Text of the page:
August 2021

Methylene tetrahydrofolate reductase A1298C polymorphisms influence the adult sequelae of chemotherapy in childhood-leukemia survivors.

PLoS One 2021 30;16(4):e0250228. Epub 2021 Apr 30.

Laboratory of Biological Psychology, KU Leuven, Leuven, Belgium.

This retrospective correlation study investigated the putative link between methylene tetrahydrofolate reductase (MTHFR) A1298C mutations and chemotherapy-related brain function changes in adult childhood-leukemia survivors. To this end, we determined the relationship between the particular MTHFR1298 genotype (AA, AC or CC) of 31 adult childhood-leukemia survivors, and (1) their CSF Tau and phosphorylated Tau (pTau) levels at the time of treatment, (2) their adult performance intelligence quotient (PIQ), and (3) their regional brain connectivity using diffusion magnetic resonance imaging (dMRI) and resting-state functional MRI (rsfMRI). We confirmed that neuropathology markers Tau and pTau significantly increased in CSF of children after intrathecal methotrexate administration. Highest concentrations of these toxicity markers were found during the induction phase of the therapy. Moreover, CSF concentrations of Tau and pTau during treatment were influenced by the children's particular MTHFR1298 genotype. CSF Tau (but not pTau) levels significantly dropped after folinic acid supplementation. At adult age (on average 13.1 years since the end of their treatment), their particular MTHFR1298 genotype (AA, AC or CC) influenced the changes in PIQ and cortical connectivity that we found to be related to their childhood exposure to chemotherapeutics. In summary, we suggest that homozygous MTHFR1298CC individuals are more vulnerable to the adult sequelae of antifolate chemotherapy.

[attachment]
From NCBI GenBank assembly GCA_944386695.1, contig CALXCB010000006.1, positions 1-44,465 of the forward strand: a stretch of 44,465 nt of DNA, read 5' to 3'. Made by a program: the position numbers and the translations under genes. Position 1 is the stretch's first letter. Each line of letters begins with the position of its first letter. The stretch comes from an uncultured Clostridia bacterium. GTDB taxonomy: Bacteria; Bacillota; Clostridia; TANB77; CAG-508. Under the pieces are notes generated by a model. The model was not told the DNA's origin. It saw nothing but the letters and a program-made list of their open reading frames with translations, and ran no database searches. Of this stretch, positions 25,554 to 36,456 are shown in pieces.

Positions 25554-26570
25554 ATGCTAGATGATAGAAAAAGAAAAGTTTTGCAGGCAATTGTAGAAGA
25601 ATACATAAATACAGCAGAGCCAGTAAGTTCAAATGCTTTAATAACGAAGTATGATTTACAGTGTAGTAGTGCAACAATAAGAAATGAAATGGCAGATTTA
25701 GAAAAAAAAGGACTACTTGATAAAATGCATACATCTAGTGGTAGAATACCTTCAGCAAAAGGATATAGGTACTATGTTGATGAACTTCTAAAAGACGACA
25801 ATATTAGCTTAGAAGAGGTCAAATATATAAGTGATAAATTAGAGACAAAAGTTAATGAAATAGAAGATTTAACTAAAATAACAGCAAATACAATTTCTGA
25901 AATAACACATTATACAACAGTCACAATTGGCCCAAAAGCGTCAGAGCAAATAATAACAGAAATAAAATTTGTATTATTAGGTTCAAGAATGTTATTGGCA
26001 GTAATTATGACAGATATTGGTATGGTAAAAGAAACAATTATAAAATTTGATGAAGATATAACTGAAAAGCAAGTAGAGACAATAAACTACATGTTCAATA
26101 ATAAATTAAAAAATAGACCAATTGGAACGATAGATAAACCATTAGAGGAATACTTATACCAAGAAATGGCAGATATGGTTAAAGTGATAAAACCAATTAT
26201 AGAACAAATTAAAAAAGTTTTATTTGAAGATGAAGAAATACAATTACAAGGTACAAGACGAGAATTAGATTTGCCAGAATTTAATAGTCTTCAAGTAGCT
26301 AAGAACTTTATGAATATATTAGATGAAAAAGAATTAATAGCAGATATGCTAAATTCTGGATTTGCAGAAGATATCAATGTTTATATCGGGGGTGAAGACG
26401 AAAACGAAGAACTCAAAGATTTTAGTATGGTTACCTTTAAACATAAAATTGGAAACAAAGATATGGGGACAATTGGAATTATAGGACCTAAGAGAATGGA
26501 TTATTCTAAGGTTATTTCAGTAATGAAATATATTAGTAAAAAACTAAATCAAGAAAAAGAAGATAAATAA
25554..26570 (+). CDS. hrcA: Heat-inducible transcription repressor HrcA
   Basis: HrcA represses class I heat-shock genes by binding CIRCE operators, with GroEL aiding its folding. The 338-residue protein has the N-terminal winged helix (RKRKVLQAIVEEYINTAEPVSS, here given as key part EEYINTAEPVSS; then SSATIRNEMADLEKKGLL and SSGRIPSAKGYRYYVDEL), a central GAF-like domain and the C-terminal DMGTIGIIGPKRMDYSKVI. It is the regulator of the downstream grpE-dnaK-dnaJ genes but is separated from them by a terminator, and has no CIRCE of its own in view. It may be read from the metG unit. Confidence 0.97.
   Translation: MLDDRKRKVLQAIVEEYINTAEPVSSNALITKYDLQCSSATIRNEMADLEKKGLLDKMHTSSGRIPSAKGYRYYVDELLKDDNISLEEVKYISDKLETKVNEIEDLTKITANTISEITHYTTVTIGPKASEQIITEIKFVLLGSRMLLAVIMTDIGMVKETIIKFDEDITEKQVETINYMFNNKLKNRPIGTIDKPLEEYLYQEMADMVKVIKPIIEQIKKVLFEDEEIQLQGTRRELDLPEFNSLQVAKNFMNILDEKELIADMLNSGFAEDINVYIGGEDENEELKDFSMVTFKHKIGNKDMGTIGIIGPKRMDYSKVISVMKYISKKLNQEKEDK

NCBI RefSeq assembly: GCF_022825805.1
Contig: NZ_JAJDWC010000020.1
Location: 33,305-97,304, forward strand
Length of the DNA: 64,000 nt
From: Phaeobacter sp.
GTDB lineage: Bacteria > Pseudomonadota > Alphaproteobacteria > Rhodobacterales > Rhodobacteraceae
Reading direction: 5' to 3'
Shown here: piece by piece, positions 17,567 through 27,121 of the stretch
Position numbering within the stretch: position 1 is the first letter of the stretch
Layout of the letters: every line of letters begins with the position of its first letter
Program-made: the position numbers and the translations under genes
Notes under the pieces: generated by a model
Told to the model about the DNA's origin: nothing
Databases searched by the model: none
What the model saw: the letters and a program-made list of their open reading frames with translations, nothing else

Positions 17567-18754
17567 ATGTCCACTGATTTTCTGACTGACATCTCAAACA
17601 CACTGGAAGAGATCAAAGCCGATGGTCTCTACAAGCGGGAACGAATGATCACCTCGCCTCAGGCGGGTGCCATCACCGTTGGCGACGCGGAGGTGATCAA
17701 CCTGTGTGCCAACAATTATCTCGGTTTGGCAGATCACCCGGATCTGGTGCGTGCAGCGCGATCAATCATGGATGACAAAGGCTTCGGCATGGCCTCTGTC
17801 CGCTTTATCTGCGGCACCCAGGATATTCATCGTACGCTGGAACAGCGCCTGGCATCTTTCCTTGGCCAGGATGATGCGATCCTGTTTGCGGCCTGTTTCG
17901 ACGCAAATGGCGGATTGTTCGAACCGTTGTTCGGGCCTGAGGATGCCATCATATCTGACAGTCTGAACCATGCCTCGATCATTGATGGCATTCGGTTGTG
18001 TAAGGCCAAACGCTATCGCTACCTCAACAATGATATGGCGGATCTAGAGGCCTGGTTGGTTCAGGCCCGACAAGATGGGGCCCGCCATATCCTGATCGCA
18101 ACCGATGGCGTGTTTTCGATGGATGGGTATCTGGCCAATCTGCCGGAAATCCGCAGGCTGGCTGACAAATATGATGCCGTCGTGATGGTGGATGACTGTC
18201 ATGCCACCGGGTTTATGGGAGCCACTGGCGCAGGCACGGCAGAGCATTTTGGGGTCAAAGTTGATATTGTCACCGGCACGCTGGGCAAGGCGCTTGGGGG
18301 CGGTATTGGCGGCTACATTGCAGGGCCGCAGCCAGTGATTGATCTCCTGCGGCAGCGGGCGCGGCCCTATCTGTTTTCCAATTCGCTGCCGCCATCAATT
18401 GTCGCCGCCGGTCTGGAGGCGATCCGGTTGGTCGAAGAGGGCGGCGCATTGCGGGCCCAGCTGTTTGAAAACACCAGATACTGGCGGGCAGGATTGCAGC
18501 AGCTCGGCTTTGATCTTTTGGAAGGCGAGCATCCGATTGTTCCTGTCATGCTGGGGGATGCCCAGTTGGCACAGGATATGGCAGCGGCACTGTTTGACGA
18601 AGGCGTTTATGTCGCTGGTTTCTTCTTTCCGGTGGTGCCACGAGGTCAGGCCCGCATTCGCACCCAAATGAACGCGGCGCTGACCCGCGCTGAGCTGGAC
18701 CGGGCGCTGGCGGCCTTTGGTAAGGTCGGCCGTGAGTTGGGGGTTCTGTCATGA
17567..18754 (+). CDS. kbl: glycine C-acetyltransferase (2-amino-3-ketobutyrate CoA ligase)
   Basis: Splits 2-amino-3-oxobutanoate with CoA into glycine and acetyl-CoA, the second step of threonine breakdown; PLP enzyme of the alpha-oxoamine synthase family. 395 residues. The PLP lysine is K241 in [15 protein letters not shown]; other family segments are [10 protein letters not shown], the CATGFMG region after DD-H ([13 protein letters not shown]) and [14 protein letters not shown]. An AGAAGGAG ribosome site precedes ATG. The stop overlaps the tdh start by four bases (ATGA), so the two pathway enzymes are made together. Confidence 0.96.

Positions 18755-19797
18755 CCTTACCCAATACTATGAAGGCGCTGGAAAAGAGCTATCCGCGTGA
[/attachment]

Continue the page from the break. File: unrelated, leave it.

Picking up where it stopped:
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http://journals.plos.org/plosone/article?id=10.1371/journal.pone.0250228PLOS
http://www.ncbi.nlm.nih.gov/pmc/articles/PMC8087097PMC
April 2021

Age- and Intravenous Methotrexate-Associated Leukoencephalopathy and Its Neurological Impact in Pediatric Patients with Lymphoblastic Leukemia.

Cancers (Basel) 2021 Apr 16;13(8). Epub 2021 Apr 16.

Department of Pediatric Oncology, KU Leuven, 3000 Leuven, Belgium.